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Organizing mental health care: What is the right place for child psychiatry expert centers? Volume 99, issue 8, Octobre 2023

Authors
1 Service de Psychopathologie de l’enfant et de l’adolescent, Hospices civils de Lyon, Bron
2 CRMR Dev-Gen, Service de psychopathologie du développement, Hospices civils de Lyon
3 Institut d’histoire des représentations et des idées dans les modernités, ENS de Lyon
4 Centre de Recherche sur l’épidémiologie de la santé et des populations, Université de Paris-Saclay, Villejuif
5 Addipsy, Centre ambulatoire d’addictologie et de psychiatrie, Groupe santé Basque Développement, Lyon
6 Service de Médecine et de SSR, Centre hospitalier spécialisé le Vinatier, Bron
7 Pôle de Psychiatrie de l’enfant et de l’adolescent, Centre hospitalier spécialisé le Vinatier, Bron
8 Internat de psychiatrie, Université de Picardie Jules Verne, Amiens
9 CH de Saint-Cyr-au-Mont-d’Or, Saint-Cyr-au-Mont-d’Or
10 Laboratoire Research On Healthcare Performance (RESHAPE), Service d’économie de la santé, Hospices civils de Lyon, Université Claude-Bernard, Lyon
* Correspondance : P. Espi <pauline.espi@chu-lyon.fr>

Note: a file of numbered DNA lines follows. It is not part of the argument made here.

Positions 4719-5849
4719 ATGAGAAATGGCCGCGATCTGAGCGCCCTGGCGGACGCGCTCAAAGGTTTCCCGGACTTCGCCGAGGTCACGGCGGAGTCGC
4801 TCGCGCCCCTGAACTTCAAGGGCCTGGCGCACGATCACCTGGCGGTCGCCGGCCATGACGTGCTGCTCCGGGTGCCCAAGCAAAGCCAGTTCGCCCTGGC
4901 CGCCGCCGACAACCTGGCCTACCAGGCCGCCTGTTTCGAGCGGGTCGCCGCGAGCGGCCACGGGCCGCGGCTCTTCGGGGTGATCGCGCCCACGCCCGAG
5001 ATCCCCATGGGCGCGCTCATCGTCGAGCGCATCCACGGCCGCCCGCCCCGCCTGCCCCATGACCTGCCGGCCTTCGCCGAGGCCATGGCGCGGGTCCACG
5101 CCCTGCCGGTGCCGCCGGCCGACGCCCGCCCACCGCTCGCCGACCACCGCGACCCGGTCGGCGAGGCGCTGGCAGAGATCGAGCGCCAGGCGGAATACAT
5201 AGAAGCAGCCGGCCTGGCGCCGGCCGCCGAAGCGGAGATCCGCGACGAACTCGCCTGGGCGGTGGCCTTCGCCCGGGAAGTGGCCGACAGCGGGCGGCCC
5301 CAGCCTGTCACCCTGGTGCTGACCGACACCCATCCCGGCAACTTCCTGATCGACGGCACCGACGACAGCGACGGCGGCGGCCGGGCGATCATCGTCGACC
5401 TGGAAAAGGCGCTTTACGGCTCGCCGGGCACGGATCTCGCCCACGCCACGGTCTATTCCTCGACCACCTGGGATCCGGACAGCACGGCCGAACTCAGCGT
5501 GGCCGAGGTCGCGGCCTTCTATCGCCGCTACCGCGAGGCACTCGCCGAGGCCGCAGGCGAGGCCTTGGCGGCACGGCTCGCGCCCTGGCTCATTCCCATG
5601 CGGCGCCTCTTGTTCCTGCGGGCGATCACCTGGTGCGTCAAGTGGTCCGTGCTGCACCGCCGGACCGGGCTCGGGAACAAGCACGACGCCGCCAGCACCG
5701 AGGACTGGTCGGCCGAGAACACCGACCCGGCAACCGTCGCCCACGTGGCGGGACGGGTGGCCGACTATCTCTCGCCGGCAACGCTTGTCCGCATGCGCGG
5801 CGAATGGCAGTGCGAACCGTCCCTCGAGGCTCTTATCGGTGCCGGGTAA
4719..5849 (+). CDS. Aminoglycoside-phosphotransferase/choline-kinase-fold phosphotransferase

Our care practices and child psychiatry systems are currently undergoing radical transformation. We are seeing more and more assessment, coordination, and research structures being set up, while CMPs (medico-psychological centers) and CMPPs (medico-psycho-pedagogical centers) are struggling to fulfill their care missions. In this article, we suggest some ways of analyzing these difficulties and raise the issues of legitimization and delegitimization of professionals that may arise from the growing power of expert centers (financially, organizationally, and in terms of the authority of their discourse). We discuss the promise of expert centers, but also their limitations and potential pitfalls, both in terms of clinical and diagnostic approaches, and in terms of positioning within the community. We propose the hypothesis that there are in fact two types of expert position in child psychiatry: the specialist who specializes in a particular type of disorder (the clinician at the expert center), and the specialist who specializes in that particular child (the child himself, parents, educators, main caregivers). We defend the idea that these two areas of expertise need to be recognized and connected, and that we need to think about the conditions under which such a connection is possible, in care organizations as well as in the relationships between actors in the therapeutic community, and in the ways in which knowledge is transmitted.